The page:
Treasury Department Argues Against Postal Banking

Dec 7, 2018 | News

The U.S. Postal Service (USPS) should stay away from postal banking, according to a recently released report by the Department of Treasury. The report’s primary goal was to “identify a path for the USPS to operate under a sustainable business model, providing necessary mail services to citizens and businesses, while competing fairly in commercial markets.”

The report was written by a special task force established via executive order by President Trump on April 12. The president established the task force after expressing concern that USPS has been operating under financial losses since the 2009 recession.

The report makes several recommendations, including authorizing the USPS to “charge market-based prices for both mail and package items” that are not considered essential services and “more closely align wages for both its career and non-career workers with those of other federal employees.”

The report also recommends that the USPS should explore new revenue streams like providing licenses for hunting and fishing or renting out space to nearby retail establishments. The report however explicitly shoots down the idea of USPS establishing a postal banking service.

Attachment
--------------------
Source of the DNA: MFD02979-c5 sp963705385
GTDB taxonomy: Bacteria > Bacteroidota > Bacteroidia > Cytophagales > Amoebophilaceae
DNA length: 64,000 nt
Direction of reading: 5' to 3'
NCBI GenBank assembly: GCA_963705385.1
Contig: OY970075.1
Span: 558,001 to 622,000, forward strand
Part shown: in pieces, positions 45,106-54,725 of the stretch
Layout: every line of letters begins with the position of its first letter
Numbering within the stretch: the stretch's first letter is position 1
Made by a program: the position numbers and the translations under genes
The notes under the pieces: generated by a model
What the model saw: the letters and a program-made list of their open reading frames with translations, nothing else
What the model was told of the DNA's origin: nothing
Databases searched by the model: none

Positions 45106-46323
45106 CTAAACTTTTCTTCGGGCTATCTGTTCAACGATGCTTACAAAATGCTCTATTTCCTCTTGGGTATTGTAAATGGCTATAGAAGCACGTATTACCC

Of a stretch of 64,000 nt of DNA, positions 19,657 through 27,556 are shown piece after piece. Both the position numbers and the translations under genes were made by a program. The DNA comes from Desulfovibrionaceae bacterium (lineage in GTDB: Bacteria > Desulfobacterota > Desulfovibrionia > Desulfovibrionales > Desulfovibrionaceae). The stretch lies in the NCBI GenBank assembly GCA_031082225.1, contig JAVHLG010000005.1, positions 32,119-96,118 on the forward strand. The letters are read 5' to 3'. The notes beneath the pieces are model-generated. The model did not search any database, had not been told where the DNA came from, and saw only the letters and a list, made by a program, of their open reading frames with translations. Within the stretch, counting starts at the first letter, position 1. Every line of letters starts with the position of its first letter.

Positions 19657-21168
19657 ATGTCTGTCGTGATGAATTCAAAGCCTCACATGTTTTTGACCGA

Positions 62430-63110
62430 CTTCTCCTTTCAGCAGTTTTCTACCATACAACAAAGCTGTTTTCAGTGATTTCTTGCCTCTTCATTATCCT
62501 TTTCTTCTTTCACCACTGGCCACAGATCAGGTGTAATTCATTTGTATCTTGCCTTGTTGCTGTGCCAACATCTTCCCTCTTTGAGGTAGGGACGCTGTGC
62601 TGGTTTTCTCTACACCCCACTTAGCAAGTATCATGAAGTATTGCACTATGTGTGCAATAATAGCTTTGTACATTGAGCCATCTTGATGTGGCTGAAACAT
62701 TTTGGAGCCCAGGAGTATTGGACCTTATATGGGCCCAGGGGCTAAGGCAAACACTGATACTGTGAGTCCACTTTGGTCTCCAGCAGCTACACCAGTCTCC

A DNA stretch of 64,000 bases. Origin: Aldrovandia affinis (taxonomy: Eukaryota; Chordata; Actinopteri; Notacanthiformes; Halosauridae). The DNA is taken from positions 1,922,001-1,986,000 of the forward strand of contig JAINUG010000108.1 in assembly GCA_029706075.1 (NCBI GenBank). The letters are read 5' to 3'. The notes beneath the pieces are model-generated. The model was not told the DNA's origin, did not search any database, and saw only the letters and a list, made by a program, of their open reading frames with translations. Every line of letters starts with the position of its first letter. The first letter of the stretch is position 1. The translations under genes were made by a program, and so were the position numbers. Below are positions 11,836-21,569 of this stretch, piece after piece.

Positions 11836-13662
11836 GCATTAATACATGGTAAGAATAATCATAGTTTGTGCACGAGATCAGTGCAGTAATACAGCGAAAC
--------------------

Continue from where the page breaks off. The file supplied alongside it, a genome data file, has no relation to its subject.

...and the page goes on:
“Given the USPS’s narrow expertise and capital limitations, USPS should not pursue expanding into new sectors, such as postal banking, where the USPS does not have a demonstrated competency or comparative advantage, or where balance sheet risk would be added,” said the report.

The American Bankers Association (ABA) issued a statement agreeing with the report’s opposition to postal banking. ABA “has long opposed granting banking powers to USPS, noting that it might be perceived as a government-endorsed provider competing with taxpaying banks and that it would create risks that USPS is ill-suited to manage.”

The Credit Union National Association (CUNA) also opposed the establishment of postal banking. In a statement issued earlier this week, CUNA said that it “has been strongly opposed [to] any expansion of the postal service’s into financial services.”

Postal banking does have several prominent Democratic supporters however, including Elizabeth Warren (D-MA), Kirsten Gillibrand (D-NY), Sherrod Brown (D-OH), and Bernie Sanders (D-VT). For many of them, postal banking could be a way to counter short-term, small-dollar credit providers.

In introducing legislation that would establish postal banking, Sen. Gillibrand claimed that “Literally the only person who is going to be against this [legislation that would establish postal banking] is somebody who wants to protect payday lender profits.” The legislation has yet to make it out of committee.

With Democrats controlling the House next year, the fight over postal banking is likely to continue well into the future.


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